Canada pulls out all the stops to woo more Chinese tourists

Updated: 2015-04-15 08:03

By Yang Feiyue(China Daily)

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Chinese outbound tourism to Canada surged nearly 29 percent to 450,000 visitors last year.

And it rose to more than 30 percent in the first two months of this year compared with the same period in 2014, the Canadian Tourism Commission says.

The number of Chinese visitors is expected to further increase since China and Canada started issuing reciprocal multiple-entry visas for business, travel and family visits from March 9, Minister of State for Small Business and Tourism Maxime Bernier says. The longest validity for such visas is 10 years.

And the ongoing weakening of the Canadian dollar against the yuan is enticing a stronger interest in the country among Chinese tourists, Bernier says.

Online travel giant Ctrip currently offers a nine-day excursion to Vancouver from Beijing for about 10,000 yuan ($1,600) from April to June.

The Canadian Tourism Commission's President and CEO, David Goldstein, says Chinese often travel to the country for the dual purpose of visiting relatives and enjoying tours.

The country will enhance efforts to cater to Chinese tourists' needs, he says.

And it has staged promotional programs targeting the country.

The commission released a short film featuring Taiwan model and actor Godfrey Gao presenting interesting experiences in Canada on March 31.

It focuses on urban life, food, wine, leisure, culture, arts, festivals, nature, wildlife and outdoor expeditions. It also features travel by train, car and cruise liner.

"We hope the film can open the eyes of Chinese tourists, and satisfy their growing travel requirements and changing hobbies," managing director of the commission's China branch Derek Galpin says.

The commission released a similar film last June.

"(Last year's) film received positive feedback," Galpin says.

More than 22 million people have viewed the 2014 video on major Chinese streaming websites, such as Youku, Pptv, Sohu and LeTV, the tourism commission says.

Authorities have been developing routes targeting Chinese.

The highlight is a 15-day voyage from northwestern Canada's Nunavut to the Arctic Circle. The cruise only runs in August, when the ice clears. Tourists can see polar animals and learn about the Inuit community.

Other routes feature an 11-night Post Canadian Rockies Tour that combines voyages around Vancouver Island to Victoria with inland tours over the Canadian Rockies through Banff and Lake Louise to Calgary.

Another voyage hops between the St. Lawrence River's 1,000 Islands.

In Quebec, the 14-night Snowbird Migration Cruise enables passengers to witness one of nature's greatest ornithological spectacles.

Alberta's tourism bureau has developed 35 routes for Chinese tourists this year, including those through Waterton Lakes National Park, which is celebrated for its biodiversity.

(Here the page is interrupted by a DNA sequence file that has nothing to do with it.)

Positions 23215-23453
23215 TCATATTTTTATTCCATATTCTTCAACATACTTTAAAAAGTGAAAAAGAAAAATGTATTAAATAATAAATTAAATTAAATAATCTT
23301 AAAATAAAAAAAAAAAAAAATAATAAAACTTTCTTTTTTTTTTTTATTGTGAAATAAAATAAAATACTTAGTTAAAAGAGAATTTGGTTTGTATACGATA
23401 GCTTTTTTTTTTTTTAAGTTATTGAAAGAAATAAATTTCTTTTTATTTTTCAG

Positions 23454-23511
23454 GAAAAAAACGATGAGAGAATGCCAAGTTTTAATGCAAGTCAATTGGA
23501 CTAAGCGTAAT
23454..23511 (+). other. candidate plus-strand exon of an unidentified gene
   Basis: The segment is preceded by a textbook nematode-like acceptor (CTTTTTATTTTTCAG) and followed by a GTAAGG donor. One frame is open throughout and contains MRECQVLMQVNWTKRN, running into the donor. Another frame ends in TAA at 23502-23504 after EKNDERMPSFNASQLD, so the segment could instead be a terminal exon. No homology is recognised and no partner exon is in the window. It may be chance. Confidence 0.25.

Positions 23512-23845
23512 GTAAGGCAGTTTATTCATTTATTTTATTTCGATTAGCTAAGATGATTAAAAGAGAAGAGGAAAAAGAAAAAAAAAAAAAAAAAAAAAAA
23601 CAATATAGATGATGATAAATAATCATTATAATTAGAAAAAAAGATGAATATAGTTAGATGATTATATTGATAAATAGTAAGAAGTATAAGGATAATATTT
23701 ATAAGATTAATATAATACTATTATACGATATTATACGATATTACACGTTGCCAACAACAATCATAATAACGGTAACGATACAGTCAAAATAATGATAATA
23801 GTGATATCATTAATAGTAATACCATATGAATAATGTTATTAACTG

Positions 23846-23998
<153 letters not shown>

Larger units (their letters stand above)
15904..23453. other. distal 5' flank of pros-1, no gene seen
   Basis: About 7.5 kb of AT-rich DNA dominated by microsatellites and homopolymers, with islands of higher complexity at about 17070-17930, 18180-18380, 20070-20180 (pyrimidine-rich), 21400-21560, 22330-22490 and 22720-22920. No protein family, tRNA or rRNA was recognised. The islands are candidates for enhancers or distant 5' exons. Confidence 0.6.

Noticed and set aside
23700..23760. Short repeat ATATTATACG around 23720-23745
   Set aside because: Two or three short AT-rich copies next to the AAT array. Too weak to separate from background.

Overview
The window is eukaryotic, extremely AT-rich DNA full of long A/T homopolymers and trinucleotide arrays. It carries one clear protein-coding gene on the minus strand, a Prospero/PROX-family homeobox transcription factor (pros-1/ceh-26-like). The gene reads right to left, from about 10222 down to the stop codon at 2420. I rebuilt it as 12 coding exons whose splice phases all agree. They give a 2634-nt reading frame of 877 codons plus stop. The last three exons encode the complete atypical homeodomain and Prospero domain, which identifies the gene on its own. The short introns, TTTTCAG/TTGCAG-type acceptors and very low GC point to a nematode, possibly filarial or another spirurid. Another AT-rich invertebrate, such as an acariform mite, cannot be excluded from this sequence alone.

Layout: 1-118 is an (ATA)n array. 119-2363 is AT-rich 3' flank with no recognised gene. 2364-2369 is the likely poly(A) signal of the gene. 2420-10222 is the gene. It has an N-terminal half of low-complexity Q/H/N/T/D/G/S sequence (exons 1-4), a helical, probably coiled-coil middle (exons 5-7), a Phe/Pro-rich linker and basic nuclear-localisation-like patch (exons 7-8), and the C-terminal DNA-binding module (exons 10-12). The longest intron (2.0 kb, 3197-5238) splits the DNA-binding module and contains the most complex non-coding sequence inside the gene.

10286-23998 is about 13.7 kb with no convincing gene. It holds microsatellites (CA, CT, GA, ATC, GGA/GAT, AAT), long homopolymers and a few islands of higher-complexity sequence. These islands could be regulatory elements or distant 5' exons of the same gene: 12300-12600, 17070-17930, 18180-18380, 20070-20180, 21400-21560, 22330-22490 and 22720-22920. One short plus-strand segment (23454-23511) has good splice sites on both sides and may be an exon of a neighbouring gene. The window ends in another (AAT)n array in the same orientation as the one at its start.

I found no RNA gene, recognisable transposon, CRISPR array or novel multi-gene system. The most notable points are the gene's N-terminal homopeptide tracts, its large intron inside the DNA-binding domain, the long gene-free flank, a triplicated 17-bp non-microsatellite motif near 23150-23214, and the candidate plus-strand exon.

The number of flights between China and Canada is set to increase.

Air China will launch nonstop flights between Beijing and Montreal. China Eastern will debut routes connecting Kunming, Shanghai and Vancouver on June 26.

There are already nonstop flights to Vancouver and Toronto from Shanghai and Beijing.

Air travel takes about 10 hours, marketing director of Ctrip's tourism department Dai Yu says.

Most tourists seeking natural splendor visit during China's Mid-Autumn or National Day holidays.

Canada blazes with color in the fall, when maple leaves shimmer orange and red. And Niagara Falls' Canada side is more magnificent than the United States', she explains.

"Our customers like to drive around the country to enjoy the colorful maples," Dai says.

Many wintertime travelers from China go to ski and see the aurora borealis.

"Seeing the aurora from Yellowknife is a hot new trend," she adds.

Banff National Park is also among Chinese tourists' favorites, she says.

The park's Lake Louise and its backdrop of snowcapped mountains stunned Chen Hua, who moved to Edmonton from Beijing last year.

He enjoyed watching such wildlife as Pere David's deer and rabbits.

And he enjoyed seeing the golden and crimson maple leaves when he toured Toronto last autumn.

The natural environment and national culture has made Chen's time in the country wonderful, he says.

"The air is fresh. I don't have to worry about pollution. I can drink directly from the tap," he says.

"And Canadians are friendly and polite."

 Canada pulls out all the stops to woo more Chinese tourists

Ascene along the St. Lawrence River inCanada. The number ofChinese visitors is expected to further increase sinceChina andCanada started issuing reciprocalmultipleentry visas fromMarch 9. Provided To China Daily

(China Daily USA 04/15/2015 page07)